Panel cointegration and the neutrality of money
AbstractMost econometric methods for testing the proposition of long-run monetary neutrality rely on the assumption that money and real output do not cointegrate, a result that is usually supported by the data. This paper argues that these results can be attributed in part to the low power of univariate tests, and that a violation of the noncointegration assumption is likely to result in a nonrejection of the neutrality proposition. To alleviate this problem, two new and more powerful panel cointegration tests are proposed that can be used under very general conditions. The tests are then applied to a panel covering 10 countries between 1870 and 1986. The results suggest money and real output are cointegrated, and that the neutrality proposition therefore must be rejected.
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Bibliographic InfoArticle provided by Springer in its journal Empirical Economics.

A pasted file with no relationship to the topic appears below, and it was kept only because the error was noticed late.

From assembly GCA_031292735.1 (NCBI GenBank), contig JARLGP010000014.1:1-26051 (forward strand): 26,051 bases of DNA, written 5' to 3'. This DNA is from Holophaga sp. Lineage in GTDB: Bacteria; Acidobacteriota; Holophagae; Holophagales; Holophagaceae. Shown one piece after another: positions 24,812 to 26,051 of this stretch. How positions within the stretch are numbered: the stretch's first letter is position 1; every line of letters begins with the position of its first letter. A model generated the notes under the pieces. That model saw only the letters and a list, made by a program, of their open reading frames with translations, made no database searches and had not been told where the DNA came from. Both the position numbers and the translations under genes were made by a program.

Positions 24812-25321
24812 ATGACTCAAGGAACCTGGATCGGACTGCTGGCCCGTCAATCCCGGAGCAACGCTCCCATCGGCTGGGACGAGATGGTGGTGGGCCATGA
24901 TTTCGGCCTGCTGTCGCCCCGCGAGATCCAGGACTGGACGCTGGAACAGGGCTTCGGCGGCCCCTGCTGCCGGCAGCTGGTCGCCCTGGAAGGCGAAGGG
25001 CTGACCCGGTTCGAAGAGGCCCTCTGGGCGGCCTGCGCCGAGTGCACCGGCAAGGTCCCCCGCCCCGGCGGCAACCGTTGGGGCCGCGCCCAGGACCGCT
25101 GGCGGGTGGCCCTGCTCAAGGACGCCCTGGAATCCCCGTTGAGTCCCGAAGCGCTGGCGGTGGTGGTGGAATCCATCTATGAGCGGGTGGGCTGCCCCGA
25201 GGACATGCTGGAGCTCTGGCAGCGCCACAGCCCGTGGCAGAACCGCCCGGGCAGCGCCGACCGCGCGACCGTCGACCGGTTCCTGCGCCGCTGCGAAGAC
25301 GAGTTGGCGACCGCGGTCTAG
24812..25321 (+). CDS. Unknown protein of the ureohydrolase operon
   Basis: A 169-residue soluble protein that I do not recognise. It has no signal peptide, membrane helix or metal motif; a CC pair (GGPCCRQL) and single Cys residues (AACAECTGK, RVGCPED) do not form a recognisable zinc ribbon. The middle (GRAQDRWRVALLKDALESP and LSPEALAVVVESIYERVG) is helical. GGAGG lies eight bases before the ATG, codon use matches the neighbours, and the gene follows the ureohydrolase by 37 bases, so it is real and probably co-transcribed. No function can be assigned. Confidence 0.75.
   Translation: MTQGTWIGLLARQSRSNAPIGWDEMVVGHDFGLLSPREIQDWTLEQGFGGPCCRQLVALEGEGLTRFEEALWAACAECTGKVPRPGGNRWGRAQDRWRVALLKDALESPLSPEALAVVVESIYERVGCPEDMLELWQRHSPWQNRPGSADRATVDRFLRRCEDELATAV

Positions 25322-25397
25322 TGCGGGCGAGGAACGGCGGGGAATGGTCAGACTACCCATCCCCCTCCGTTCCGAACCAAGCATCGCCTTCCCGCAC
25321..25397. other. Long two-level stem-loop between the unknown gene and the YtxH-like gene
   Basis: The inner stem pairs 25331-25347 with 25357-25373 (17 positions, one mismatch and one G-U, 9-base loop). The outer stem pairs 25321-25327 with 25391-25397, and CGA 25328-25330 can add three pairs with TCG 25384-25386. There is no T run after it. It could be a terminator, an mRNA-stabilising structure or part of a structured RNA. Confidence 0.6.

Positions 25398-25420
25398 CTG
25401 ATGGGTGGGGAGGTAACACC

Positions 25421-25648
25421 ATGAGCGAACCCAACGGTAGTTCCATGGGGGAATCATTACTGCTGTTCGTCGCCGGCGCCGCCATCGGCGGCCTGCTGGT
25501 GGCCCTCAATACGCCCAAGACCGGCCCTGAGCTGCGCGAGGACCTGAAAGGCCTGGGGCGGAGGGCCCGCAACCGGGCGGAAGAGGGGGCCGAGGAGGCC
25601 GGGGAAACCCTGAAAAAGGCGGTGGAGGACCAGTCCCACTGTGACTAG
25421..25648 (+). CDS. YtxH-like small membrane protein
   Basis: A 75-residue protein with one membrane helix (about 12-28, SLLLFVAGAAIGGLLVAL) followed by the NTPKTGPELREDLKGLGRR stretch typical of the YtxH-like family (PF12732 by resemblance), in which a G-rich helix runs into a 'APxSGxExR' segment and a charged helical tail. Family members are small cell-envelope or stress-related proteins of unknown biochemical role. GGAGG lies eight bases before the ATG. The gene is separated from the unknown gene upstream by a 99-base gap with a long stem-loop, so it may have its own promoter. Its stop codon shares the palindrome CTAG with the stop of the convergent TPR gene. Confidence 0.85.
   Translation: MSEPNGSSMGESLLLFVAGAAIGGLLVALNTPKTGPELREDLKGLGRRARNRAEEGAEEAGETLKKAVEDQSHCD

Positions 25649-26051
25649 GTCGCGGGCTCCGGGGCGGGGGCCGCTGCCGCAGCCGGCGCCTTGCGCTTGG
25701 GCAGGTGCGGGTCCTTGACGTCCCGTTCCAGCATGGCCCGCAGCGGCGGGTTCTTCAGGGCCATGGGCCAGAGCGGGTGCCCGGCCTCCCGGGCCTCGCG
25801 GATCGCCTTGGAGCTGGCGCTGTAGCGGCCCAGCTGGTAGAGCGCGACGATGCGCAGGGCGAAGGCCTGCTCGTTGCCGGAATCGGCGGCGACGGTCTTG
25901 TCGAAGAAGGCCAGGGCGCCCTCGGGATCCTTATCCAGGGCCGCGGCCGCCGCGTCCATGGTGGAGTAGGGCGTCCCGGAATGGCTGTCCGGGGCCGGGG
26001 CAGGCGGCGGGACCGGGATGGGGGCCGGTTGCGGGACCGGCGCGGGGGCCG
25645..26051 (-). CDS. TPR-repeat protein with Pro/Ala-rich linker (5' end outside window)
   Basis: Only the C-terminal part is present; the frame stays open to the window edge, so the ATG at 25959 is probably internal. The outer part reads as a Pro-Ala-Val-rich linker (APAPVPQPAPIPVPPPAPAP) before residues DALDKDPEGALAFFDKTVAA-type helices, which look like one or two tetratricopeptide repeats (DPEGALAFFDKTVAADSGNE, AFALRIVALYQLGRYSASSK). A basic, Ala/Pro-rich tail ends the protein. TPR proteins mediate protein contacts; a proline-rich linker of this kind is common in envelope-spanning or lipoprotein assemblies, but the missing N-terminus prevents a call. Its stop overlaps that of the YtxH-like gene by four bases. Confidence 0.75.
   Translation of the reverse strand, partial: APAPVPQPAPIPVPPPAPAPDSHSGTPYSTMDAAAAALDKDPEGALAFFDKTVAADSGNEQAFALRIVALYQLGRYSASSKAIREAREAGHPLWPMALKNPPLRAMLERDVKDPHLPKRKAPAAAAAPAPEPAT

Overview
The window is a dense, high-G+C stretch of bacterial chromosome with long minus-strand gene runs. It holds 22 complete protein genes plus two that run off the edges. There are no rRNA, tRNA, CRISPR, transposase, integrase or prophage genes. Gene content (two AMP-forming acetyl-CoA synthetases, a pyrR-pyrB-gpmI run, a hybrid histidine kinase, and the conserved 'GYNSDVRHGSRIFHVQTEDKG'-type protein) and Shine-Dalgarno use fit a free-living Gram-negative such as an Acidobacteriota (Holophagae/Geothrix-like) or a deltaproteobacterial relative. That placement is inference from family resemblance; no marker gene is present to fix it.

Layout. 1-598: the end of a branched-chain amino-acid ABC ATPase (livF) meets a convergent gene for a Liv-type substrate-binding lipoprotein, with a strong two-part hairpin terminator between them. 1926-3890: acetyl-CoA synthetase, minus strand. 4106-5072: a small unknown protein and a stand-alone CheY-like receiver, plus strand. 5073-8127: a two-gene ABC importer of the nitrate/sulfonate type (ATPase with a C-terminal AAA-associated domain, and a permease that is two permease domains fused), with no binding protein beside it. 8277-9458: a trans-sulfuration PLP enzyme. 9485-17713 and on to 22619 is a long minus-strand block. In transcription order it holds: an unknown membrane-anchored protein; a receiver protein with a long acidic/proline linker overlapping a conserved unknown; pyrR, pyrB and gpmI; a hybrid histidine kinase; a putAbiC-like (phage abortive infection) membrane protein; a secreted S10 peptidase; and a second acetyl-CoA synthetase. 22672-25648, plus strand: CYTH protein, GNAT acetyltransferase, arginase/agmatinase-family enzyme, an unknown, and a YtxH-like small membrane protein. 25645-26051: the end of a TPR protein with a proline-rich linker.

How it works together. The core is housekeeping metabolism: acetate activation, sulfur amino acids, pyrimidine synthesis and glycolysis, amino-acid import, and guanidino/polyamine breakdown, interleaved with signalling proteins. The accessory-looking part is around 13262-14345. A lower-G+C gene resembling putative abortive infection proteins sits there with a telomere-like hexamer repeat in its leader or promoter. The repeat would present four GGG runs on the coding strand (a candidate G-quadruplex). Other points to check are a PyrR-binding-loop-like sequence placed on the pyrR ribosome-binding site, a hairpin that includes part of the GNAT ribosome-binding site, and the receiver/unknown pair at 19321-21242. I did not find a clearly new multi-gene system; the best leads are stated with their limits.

Volume (Year): 36 (2009)
Issue (Month): 1 (February)
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Other versions of this item:
- C12 - Mathematical and Quantitative Methods - - Econometric and Statistical Methods and Methodology: General - - - Hypothesis Testing: General
- C22 - Mathematical and Quantitative Methods - - Single Equation Models; Single Variables - - - Time-Series Models; Dynamic Quantile Regressions; Dynamic Treatment Effect Models &bull Diffusion Processes
- C23 - Mathematical and Quantitative Methods - - Single Equation Models; Single Variables - - - Models with Panel Data; Spatio-temporal Models
- E30 - Macroeconomics and Monetary Economics - - Prices, Business Fluctuations, and Cycles - - - General (includes Measurement and Data)
- E50 - Macroeconomics and Monetary Economics - - Monetary Policy, Central Banking, and the Supply of Money and Credit - - - General
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